During the recent G20 gathering in Rome, the Biden administration celebrated revisions to trade restrictions imposed by the Trump administration on steel and aluminum imports from China, Europe and most of the rest of the world. But before grabbing confetti and champagne, we should acknowledge that the change will ultimately strengthen participating governments’ hands with importers and exporters. It’s not a return to the more open market economy that was present earlier.
You may recall that the recent tariff surge started in 2016. A self-styled “Tariff Man,” President TrumpDonald TrumpJudge rules Alaska governor unlawfully fired lawyer who criticized Trump Giuliani led fake electors plot: CNN Giuliani associate sentenced to a year in prison in campaign finance case MORE saw himself as America’s gatekeeper. He was not reluctant to limit the flow of goods across our borders and tax American consumers by way of tariffs, even as he took pride in successfully reducing other taxes. Trump claimed that when steel and aluminum crossed our borders, tariff revenue would bolster the position of the Treasury. Perhaps it would even help to offset diminished income tax revenues. (These points notwithstanding, tariffs and other trade restrictions are commonly shown to impose costs on consumers.)
The new Rome agreement, which basically excludes China, replaced a 25 percent tariff on steel and 10 percent tariff on aluminum with quotas that limit the total amount of specific metal products that can freely enter American markets. It’s not simple. In all, there are 54 distinct quotas for different types of steel and 16 for different types of aluminum. A new crop of U.S. gatekeepers will keep score on who and what is shipping into the country.
Now, when those metals cross our borders, there will be no accompanying flow of tariff money to the U.S. Treasury. Instead, higher corporate income and wealth taxes, if approved by Congress, may generate revenues that help replace the diminished tariff flows. Meanwhile, inflation-weary consumers may get a wee bit of relief, since tariffs are inevitably passed on to them by U.S. importers.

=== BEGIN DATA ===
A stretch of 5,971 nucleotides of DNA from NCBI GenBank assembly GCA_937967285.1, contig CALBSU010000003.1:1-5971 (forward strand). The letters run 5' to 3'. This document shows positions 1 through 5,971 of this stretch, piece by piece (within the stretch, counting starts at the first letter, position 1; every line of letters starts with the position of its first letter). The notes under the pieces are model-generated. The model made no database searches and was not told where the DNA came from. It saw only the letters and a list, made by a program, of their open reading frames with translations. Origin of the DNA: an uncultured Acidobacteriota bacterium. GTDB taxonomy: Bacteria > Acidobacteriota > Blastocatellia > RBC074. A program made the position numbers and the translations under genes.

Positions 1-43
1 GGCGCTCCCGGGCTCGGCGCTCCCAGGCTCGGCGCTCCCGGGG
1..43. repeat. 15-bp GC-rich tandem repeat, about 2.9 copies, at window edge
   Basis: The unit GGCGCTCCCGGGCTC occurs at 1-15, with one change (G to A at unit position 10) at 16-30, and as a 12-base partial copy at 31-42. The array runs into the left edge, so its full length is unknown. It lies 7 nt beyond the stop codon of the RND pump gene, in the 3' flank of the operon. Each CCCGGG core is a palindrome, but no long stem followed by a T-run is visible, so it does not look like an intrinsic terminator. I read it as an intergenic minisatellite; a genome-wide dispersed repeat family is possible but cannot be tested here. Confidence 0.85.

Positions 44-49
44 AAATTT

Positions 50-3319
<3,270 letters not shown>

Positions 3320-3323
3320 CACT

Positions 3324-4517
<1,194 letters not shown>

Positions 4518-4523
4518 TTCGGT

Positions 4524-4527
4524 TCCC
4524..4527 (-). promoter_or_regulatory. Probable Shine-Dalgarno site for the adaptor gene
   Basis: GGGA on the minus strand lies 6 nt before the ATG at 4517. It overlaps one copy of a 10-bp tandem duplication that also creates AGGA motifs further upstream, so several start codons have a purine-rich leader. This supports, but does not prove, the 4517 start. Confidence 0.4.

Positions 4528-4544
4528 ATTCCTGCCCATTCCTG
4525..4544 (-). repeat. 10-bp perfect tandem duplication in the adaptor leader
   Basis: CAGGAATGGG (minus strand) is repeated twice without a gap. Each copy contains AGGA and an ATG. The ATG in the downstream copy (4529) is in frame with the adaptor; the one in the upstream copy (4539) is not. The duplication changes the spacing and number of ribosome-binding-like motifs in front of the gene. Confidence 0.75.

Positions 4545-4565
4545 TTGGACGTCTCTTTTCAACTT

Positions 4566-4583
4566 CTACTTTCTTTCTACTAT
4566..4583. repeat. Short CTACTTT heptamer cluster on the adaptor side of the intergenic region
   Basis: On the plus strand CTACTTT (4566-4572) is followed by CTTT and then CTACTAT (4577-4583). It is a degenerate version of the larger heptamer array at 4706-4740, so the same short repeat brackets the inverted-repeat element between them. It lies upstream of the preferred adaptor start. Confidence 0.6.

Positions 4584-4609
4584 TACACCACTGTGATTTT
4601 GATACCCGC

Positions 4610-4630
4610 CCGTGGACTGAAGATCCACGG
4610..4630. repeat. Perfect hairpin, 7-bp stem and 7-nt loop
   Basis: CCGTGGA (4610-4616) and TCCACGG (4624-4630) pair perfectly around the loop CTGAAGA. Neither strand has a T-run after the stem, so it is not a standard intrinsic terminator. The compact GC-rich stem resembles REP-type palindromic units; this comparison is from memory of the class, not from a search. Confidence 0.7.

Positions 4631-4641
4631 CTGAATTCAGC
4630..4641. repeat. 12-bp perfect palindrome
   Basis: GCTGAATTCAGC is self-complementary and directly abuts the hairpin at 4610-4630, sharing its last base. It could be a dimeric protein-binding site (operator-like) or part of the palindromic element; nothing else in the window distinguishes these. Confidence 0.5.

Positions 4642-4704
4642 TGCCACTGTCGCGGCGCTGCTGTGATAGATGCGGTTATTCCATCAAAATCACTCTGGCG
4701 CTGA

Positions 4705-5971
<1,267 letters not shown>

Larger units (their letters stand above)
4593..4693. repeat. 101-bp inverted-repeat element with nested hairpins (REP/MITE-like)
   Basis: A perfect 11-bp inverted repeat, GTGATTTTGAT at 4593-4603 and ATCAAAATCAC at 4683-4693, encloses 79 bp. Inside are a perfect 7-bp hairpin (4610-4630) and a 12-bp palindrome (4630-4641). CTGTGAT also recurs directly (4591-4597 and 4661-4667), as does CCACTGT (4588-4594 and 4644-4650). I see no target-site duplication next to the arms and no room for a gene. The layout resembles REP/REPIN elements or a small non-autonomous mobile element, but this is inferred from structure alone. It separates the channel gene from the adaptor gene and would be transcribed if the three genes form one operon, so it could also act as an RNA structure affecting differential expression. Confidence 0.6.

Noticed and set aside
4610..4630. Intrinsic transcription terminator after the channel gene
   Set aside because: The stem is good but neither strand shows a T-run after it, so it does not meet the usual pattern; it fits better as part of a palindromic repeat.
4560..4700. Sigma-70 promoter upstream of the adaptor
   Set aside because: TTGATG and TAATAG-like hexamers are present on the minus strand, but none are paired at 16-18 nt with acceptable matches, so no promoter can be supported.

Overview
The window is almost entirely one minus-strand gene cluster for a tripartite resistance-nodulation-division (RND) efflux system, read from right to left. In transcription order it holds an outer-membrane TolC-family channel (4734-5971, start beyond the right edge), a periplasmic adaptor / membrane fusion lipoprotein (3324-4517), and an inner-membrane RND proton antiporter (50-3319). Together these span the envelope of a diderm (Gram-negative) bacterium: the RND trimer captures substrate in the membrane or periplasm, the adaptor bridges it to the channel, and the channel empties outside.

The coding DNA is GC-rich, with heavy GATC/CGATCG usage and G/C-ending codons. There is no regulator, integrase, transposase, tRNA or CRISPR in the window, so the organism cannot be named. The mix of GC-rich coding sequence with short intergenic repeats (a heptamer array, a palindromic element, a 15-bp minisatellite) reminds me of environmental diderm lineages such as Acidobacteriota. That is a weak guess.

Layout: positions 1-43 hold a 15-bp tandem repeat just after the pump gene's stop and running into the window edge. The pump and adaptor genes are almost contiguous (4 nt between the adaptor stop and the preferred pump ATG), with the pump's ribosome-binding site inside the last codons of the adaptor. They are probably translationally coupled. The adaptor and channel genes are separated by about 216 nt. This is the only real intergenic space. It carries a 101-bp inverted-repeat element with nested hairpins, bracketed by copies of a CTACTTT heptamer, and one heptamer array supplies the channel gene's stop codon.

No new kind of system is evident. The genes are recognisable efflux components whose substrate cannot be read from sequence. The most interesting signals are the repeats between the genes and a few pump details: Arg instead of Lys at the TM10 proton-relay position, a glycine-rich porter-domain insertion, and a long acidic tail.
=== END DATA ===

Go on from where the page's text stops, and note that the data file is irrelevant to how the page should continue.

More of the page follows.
The new agreement was celebrated by some U.S. manufacturers of metal-using products, organized labor and by a leading national association of U.S. steel producers — but not by the aluminum industry, which preferred a simple tariff phase out. Dealing with the quotas’ score-keeping complexities raised major concerns for some importing firms, especially smaller ones that lack the specialized personnel for managing such matters. As with most federal regulations, larger firms with more money and compliance personnel will enjoy economies of scale while operating in this more complicated regulatory environment.
All steel and aluminum importers will become more engaged with, and therefore more dependent on, government officials. Opportunities for favor seeking and beneficial political influence will abound.
And unlike tariffs, quota-managed imports strengthen the hands of foreign officials in the countries we import from. They must determine which of their firms should receive permission to export a limited amount of products, how much they will ship and how it will all be managed. Past U.S. experience with quotas on textiles and apparel, and with similar “voluntary restraints” on Japanese automobiles, shows how quotas became marketable across individuals and borders, and how decisions became biased.
For example, Hong Kong became the textile and apparel center where quota “owners” profited, instead of American taxpayers, who would have gained from simpler tariff revenues. And in Japan, some smaller auto manufacturers were shut out of the U.S. market entirely, while their larger competitors gained sway. Eventually, major Japanese producers built U.S. plants so that they would no longer be affected by tariffs or quotas.
In short, trade restrictions always inspire adaptations and include winners and losers, determined sometimes in unexpected ways.
Biden’s revision of the policy opens the door to America’s markets for tariff-free shipments of some needed basic raw material, but the complexities involved make it difficult to know whether to celebrate or run for cover. Yes, there will be winners and losers, but it is hard to know which group is largest and which countries will gain the most.
Bruce Yandle is a distinguished adjunct fellow with the Mercatus Center at George Mason University and dean emeritus of the Clemson College of Business and Behavioral Sciences.